Thankful… and the reason, I haven’t been posting as much…

It’s Thanksgiving Day. The day that Americans post their thoughts on things that they’re grateful for.

Two years ago, I wrote an EV Thanksgiving post focused on all the EV choices that we get in California. Since then several other models have been introduced, with the latest one being the Tesla Model X.

Another thing I can be thankful for is the safe, little EV that my mom was drving that met its untimely demise when an SUV merged into her. It did its job and protected her through the whole process and reminds me that i have to re-emerge from the cocoon I’ve been in and help her find a new EV to replace little OB-8.

I’ve been very busy lately and have started, but not finished a few blog posts that have not seen the light of day.

  • Namely a draft of my Tesla Model S 70D experience (it’s what we drove from SoCal to the Bay Area in September for the Model X Launch party.
  • A draft of my month of driving a Tesla Model S P85, P85+, P85D, and 70D in the same month.
  • and so much more… I’ll get to it… eventually.

So, loyal readers, what have I been up to?

A few months ago, I was approached and engaged by EV Connect, Inc. an EV Charging Solution provider [since I started writing this on Thanksgiving Day, I didn’t get formal approval to release my client’s name, so withheld for now] to assist them to manage and file a submission to design, construct, manage, maintain, analyze, and report on the nine electric charging highway corridors that the State of California, via the California Energy Commission (CEC), has decided to fund in its 2012 agreement with the states of Oregon and Washington, along with the province of British Columbia to create the West Coast Electric Highway. It’s been a fun three months of working in a field that I’ve grown into.

As many long-time readers can attest, I really “fell into” this industry and I really enjoy transitioning from a consumer to hopefully a professional in this field. I am thankful for that client and truly hope that we “win” the bid from the CEC for GFO 15-601 (which was due yesterday at 3pm.)

Since, I didn’t get a release from my client, I won’t give out the details of the proposal, but can at least talk about the CEC grant.  I can say that the approach we took gave due consideration to light duty electric vehicle drivers traveling these routes.  It wasn’t that long ago I was driving an 80-100 mile EV with no DCFC capability. (I miss my Active E.)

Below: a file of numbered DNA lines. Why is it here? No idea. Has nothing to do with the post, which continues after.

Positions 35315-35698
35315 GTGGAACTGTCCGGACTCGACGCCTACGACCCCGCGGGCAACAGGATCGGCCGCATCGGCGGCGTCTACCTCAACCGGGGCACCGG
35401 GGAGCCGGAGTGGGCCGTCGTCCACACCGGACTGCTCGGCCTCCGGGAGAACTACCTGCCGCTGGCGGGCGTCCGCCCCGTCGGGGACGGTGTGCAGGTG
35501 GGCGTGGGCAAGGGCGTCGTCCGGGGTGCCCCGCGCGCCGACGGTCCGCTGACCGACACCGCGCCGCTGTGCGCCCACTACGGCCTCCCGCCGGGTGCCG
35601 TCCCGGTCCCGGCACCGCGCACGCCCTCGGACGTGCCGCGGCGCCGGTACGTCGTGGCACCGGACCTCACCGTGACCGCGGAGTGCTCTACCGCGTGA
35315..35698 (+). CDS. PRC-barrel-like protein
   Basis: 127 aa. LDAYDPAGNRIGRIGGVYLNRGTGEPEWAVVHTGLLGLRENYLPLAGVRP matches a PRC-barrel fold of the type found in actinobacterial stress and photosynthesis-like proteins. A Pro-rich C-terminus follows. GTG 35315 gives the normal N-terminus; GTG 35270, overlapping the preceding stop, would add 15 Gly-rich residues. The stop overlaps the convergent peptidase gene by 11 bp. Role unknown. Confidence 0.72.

The CEC identified 9 highway corridors that are in need of additional DC Fast charging (DCFC or CHAdeMO and/or SAE-Combo/CCS.)

The corridors identified by the CEC are:

  1. I-5: Oregon Border to Red Bluff
  2. I-5: South of Red Bluff to North of Sacramento
  3. SR 99: South of Sacramento to North of Fresno
  4. SR 99: Fresno to North of Wheeler Ridge
  5. US 101: San Jose to Buellton
  6. I-5: Wheeler Ridge to Santa Clarita
  7. I-5: San Clemente to Oceanside
  8. SR 99: South of Red Bluff to North of Sacramento
  9. I-5: South of Sacramento to North of Wheeler Ridge

These nine corridors had differing distances, budgets, and preferred number of chargers to install. The first seven were required to have both CHAdeMO and CCS for the equipment to be proposed and the last two were secondary and required CHAdeMO only, though preferred a combo CHAdeMO and CCS, but the budgets were also very tight.

We had several months to find site sponsors, get equipment quotes, find construction partners, obtain additional funds, start the process to participate in the WCEH, and approach other constituents.

As a rEVolutionary, I am glad to see the expansion of the ability of light duty electric vehicles (your approx 80-100 mile range EVs in the parlance of the CEC proposal) to traverse the North-South corridors of California and eventually connect with Oregon, Washington, and beyond, but as a participant in the process, I’m biased. And hope that EV Connect, Inc. [name retracted for now, the awesome folks who hired me to work with them and get our bid in to fruition] win this bid!

I truly am happy and thankful. Hopefully by this time next year, we’re well on our way to having this DC Fast Charge network being completed to get mom in her replacement light duty electric vehicle able to fast charge from the LA Area to wherever North or South she wants to head to… ’cause my input was to ensure that folks like her can travel these distances comfortably without getting stranded… So, fingers crossed.

Happy Thanksgiving!

Published by

Dennis

rEVolutionary armed with a Tesla Model S S85 and a Tesla Roadster, when his wife let’s him borrow it. Formerly driving a BMW Active E (2012-Feb to 2014-Feb).

Dennis has been driving EVs since he found himself on the BMW Active E trials on February 2012. As a result of his involvement in the Active E program, he became Accidentally Environmental. Aside from this blog, he often tweets @dennis_p. When not driving, he can be found on the following Tesla/EV forums – teslamotorsclub.com, teslamotors.com, and model3ownersclub.com as AEdennis or on speakev.com as Dennis. In the interest of full disclosure, Dennis has an inherent bias toward electric vehicles and has an investment in and is LONG Tesla (NASDAQ: TSLA).

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